Discovering Auroch’s Library by Will Corwin at the Clocktower Gallery

by Olivia Murphy

Double Rood (2011) by Will Corwin at the Clocktower Gallery; photo courtesy Tommy Mintz

Under the buildings, the people, and the books of a library, there are but the shelves. It seems like an incidental fact, but just as the fold in a signature of a book constitutes the very materiality of that object, it is the shelves which make the physicality of a library. So it is here, looking at shelves (built in a self-admittedly slapdash manner) that we first encounter what Will Corwin means by Auroch’s Library[1] In fact, it is these very shelves that take up the entirety of the space allotted to Corwin at the Clocktower Gallery in Downtown Manhattan for his one month residency. They stretch across the room, corner to corner, creating what he likes to call a “double rood,” all fashioned out of recycled 2×4’s put together with screws in what can seem like unlikely places. [2] But Corwin knows this. In fact, he sees the entire project as more of a deconstruction of space than a creation within it.

After being confronted with the shelving unit that has become and obstructed the space, the viewer is confronted with the objects that fill them—the contents of the library—which are all small-scale plaster-casts. These objects range from plaster pours, to rectangles, to trapezoidal cubes, to sheer debris. But he really sees it all as debris. His project is essentially to fill in the rood screen—to keep creating these small plaster objects that obstruct the view through the shelves in order to create a non-penetrable wall. The small works become play pieces in the artist’s game of deconstruction—like a game of chess.  [3]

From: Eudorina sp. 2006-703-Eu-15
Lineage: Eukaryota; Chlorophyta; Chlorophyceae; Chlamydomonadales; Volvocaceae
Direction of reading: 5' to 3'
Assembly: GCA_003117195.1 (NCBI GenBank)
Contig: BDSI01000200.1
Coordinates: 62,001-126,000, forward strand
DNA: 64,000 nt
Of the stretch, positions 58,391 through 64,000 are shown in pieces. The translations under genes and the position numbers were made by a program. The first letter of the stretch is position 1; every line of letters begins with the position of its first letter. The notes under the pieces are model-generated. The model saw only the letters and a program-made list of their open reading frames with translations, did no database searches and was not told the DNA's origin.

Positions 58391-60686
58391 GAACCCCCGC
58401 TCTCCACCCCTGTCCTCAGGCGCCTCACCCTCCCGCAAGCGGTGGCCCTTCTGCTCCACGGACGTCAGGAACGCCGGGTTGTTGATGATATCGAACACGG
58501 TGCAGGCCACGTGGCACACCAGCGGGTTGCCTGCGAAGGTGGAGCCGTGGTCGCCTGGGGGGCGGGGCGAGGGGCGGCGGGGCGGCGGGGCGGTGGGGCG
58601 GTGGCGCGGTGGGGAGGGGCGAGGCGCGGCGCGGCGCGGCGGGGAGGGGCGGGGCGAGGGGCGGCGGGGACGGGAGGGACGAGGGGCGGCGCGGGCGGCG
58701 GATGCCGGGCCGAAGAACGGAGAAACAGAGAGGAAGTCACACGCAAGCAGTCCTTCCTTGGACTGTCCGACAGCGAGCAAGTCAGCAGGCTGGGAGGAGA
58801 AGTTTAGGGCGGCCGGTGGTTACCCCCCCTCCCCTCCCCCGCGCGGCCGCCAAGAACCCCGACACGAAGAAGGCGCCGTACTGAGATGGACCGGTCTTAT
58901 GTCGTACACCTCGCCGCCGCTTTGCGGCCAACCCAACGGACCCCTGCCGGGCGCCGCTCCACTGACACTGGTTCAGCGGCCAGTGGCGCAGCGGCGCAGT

Double Rood (2011) by Will Corwin at the Clocktower Gallery; photo courtesy Tommy Mintz

But it is also hard not to see the creation, as our eyes have been trained to animate almost any structure or object we see. In this way, the plaster-casts move away from their roles in decay and destruction, and become representative of small city scapes, or the different planes of life that we operate on. This could of course be influential of the environs; being atop the 14th floor with a view from Queens to Brooklyn, but it works almost just as well. Auroch’s Library is about remembering. In the context of the pre-historic Auroch, it is using images to record and remember (just as we use books). But it is also about cataloging the rubble that makes up life. And this is what comes through strongest when confronted with the space—or deconstruction of said space. Corwin is forcing the viewer to interact with these shelves and therefore putting them in their own library. The rubble is rubble, but it adapts to each viewer’s personal history to evoke individual feelings.

| Corwin has his residency at Clocktower Gallery through August 18th, and is represented in London by George and Jørgen Gallery.

| All photo’s are by Tommy Mintz


[1]Large pre-historic bovine creatures (related to the domestic cow)

[2]From ‘rood-screen’; a screen used in Anglo-Saxon cathedrals to separate the common people from the Nobility.

[3]On August 10th, Corwin will host a chess match from 6pm -8pm between Grandmaster Robert Hess and International Master Irina Krush, with commentary by Grandmaster Maurice Ashley in conjunction with the installation.

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